Largely supported by the medical model, when parents have their child assessed they are often  focused on “the diagnosis.”    Such a model embodies a, “Yes, they have it,” or “No, they don’t have it,” (whatever “it” is) perspective.

In my corner of the universe, I wish things were that straight-forward.  I am hopelessly mired in identifying a pie-chart of interacting variables.

Less important than a “diagnosis,” a good assessment should  identify major “red flags” of concern and  guide you with  “next-step thinking.”

For example if the child has a reading problem, what type is it?  Is it primarily based in decoding/fluency or is it a comprehension based problem? What are the next steps?

If the child shows inattentiveness and distractibility, can that be clarified more specifically?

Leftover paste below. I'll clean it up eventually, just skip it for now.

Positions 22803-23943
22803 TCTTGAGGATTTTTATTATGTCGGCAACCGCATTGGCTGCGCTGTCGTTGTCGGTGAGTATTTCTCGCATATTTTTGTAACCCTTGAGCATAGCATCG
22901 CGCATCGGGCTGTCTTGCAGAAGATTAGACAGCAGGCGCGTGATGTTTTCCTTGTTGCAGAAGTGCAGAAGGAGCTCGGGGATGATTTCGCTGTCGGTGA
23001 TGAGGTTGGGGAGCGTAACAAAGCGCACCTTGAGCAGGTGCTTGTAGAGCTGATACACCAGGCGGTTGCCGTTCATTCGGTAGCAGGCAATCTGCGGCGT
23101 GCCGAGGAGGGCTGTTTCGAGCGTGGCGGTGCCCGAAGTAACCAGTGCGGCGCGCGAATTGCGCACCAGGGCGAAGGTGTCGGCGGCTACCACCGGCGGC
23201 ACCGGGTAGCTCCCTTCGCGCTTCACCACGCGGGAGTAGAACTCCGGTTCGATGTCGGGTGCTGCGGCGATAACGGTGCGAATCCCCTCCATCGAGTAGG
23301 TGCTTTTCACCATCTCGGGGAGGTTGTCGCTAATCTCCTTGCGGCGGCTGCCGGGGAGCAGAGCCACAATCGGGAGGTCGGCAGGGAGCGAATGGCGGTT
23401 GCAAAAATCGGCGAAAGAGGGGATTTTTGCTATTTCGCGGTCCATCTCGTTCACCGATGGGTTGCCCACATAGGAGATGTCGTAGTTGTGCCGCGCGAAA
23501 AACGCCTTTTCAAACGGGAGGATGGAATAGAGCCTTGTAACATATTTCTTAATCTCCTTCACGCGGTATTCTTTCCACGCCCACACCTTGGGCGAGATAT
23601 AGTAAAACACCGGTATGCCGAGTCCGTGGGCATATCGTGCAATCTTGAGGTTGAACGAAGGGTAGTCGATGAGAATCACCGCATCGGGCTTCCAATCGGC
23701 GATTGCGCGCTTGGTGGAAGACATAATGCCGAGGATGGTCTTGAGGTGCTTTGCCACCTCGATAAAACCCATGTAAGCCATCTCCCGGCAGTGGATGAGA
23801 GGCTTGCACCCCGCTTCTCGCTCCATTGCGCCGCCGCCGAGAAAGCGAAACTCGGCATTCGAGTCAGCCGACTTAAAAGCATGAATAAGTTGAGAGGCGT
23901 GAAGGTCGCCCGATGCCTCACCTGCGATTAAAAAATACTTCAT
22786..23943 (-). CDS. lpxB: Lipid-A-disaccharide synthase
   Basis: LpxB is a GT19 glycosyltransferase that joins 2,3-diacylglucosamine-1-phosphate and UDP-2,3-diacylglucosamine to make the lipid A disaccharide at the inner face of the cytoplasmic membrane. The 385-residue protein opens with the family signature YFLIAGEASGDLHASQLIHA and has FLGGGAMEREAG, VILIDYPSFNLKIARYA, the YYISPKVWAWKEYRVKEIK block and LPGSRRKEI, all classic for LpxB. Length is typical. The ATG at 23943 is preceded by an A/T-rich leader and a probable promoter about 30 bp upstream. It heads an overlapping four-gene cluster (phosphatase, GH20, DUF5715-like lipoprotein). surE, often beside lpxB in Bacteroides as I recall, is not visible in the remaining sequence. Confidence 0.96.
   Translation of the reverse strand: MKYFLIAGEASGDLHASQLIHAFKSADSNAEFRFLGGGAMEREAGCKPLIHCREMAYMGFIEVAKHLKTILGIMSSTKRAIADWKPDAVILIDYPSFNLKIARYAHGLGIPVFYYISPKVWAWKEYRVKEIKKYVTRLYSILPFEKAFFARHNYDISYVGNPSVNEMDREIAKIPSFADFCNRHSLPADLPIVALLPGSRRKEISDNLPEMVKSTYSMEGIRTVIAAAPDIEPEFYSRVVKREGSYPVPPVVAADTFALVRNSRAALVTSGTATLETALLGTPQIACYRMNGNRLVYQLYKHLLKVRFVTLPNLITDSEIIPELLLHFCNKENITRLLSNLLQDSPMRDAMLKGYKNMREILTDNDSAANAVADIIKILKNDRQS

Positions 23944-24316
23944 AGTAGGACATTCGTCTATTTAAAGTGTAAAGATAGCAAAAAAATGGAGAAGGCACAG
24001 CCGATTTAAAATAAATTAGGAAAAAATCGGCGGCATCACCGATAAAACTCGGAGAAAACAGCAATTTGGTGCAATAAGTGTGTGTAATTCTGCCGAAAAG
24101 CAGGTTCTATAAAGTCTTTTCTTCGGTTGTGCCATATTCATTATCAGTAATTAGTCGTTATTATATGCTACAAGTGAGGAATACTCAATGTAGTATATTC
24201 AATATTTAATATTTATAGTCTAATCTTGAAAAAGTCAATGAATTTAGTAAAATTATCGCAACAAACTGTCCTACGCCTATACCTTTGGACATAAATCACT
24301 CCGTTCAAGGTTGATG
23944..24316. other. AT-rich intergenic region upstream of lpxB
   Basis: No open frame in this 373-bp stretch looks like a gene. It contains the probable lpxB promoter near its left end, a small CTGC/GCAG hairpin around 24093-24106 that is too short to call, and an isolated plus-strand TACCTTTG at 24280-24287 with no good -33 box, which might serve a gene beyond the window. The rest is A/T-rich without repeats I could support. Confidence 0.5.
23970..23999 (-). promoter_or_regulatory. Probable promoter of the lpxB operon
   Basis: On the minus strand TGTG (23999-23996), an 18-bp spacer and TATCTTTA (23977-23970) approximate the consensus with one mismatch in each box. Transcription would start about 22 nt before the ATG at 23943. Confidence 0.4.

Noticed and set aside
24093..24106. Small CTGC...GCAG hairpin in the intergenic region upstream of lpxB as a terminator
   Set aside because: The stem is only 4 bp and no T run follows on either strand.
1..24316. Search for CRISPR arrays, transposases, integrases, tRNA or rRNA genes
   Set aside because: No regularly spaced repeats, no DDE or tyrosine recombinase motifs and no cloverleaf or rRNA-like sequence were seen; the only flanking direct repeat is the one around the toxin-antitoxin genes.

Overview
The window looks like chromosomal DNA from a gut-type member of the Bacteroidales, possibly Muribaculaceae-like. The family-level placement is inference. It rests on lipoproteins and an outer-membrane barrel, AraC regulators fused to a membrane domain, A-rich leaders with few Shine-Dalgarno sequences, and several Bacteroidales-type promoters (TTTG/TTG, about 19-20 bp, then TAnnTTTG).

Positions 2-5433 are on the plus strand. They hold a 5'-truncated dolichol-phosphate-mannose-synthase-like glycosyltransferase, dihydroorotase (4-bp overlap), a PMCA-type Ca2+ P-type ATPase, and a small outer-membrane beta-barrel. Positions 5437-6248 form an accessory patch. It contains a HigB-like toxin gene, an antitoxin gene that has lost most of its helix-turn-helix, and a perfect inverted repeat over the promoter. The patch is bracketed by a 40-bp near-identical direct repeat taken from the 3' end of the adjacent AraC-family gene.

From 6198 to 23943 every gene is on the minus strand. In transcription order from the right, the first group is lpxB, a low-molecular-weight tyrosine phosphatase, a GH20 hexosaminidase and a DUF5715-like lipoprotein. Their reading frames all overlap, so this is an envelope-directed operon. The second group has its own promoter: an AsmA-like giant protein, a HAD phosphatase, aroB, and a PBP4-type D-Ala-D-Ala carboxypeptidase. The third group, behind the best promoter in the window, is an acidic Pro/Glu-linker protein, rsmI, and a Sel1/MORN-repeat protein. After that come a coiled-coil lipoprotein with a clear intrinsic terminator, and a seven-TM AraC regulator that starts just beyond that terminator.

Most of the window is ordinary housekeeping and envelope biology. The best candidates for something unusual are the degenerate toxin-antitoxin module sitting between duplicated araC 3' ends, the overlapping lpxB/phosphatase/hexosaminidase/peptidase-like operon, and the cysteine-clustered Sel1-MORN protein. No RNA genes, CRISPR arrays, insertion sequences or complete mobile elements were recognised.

Just saying a child is “ADHD” doesn’t tell us much.  What situations pull for greater inattentiveness?

If the child’s behavior can be challenging, what seems to trigger the difficulty?

More than the diagnosis, what do the snapshots in the assessment tell us about the child?

I understand that I am sadly dating myself by citing a great song by Rod Stewart, but remember, “Every Picture Tells a Story?

What are the pictures that are telling the story?


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